If you are sight reading the melody, it is not internalized. Playing licks over chord changes is not the kind of jazz music I'm interested in. That is why I don't really value sight reading. I don't think it helps very much in playing jazz.

  48. #47

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    I agree with all of what Bill says. I'm a big fan and don't rehearse ''licks' myself. However, Bill, Sonny and Miles all read music and I think they would say it is (or was) an invaluable and essential skill.

  49. #48

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    I know of some killer Jazz players who are blind...... so much for the importance of sight reading! ........

  50. #49

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    OK - here is the "Zen" approach - the goal is where it all becomes One.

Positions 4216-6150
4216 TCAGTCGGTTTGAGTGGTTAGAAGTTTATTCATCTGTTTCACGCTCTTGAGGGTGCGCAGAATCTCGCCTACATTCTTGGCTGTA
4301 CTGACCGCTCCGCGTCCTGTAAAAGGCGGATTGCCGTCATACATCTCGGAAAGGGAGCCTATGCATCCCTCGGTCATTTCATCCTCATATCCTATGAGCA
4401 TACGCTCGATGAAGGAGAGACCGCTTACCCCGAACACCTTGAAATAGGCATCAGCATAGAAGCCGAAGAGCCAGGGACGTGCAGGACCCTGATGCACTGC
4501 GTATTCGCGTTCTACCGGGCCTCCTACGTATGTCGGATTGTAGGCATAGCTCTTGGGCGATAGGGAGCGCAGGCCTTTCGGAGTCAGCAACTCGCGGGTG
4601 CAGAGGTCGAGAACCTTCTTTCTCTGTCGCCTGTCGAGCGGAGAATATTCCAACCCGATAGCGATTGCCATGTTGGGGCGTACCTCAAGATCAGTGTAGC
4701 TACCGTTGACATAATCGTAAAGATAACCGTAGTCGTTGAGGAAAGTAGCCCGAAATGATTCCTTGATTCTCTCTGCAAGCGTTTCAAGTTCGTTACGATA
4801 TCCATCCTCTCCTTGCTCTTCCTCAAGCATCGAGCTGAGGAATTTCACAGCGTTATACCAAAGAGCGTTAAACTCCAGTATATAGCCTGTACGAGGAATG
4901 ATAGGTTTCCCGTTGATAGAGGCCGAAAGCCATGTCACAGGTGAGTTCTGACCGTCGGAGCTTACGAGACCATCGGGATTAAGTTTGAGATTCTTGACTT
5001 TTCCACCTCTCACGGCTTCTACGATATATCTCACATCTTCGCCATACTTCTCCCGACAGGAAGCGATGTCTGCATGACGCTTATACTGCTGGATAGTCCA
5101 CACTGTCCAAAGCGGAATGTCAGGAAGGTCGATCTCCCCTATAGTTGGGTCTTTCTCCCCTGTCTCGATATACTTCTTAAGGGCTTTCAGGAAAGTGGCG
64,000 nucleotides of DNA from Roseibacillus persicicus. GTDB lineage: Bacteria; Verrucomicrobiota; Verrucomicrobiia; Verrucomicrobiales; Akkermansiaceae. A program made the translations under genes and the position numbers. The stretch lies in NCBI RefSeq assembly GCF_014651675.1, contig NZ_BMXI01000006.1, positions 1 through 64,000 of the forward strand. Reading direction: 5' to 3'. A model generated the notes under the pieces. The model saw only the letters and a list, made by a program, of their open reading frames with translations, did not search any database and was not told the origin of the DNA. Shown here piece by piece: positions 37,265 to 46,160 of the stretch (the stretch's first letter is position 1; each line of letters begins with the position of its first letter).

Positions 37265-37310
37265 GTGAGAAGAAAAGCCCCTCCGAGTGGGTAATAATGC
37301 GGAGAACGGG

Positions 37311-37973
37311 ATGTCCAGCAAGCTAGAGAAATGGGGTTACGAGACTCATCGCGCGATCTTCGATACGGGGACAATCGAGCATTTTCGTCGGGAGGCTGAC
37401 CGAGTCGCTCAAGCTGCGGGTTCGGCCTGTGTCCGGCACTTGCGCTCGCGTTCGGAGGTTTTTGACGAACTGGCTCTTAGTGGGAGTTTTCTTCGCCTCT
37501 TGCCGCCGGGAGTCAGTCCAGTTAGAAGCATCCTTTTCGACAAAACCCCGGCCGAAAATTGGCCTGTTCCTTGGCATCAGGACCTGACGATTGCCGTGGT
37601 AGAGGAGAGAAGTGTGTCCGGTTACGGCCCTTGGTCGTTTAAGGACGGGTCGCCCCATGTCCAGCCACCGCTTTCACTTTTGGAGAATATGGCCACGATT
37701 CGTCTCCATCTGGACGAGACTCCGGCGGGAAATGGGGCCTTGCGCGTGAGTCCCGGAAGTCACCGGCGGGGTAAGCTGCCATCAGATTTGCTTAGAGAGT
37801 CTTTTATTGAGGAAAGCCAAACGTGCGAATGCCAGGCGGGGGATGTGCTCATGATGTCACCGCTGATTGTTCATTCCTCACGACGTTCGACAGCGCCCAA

Let me try to explain. As I was reading the thread, I was sitting here playing the song Georgia On My Mind on my Yamaha classical guitar in the key of G. Solo chord melody style. Now, it is hard to get analytical about your playing "in the moment", but I call it "chasing the melody". I anchor the bass notes off of which I play the melody and fill in the harmony. This is by ear. Yet, as I type this post, I can visualize in my mind the notation. But I don't need the notation to play this tune, and in reality when I'm playing it solo as before, I'm playing what I hear.

    Analytically, the rhythm and the qualities that imparts to the melody and harmony in terms of forward motion are so important. It is like the rhythm of lines of poetry. I write detailed notation transcriptions, which sometimes is just an improvised piano version of the song. The notation is the dry record of the performance (midi file), yet the two are one. And I can 'see it' the song - melody and harmony - as notation in my mind. The two are One.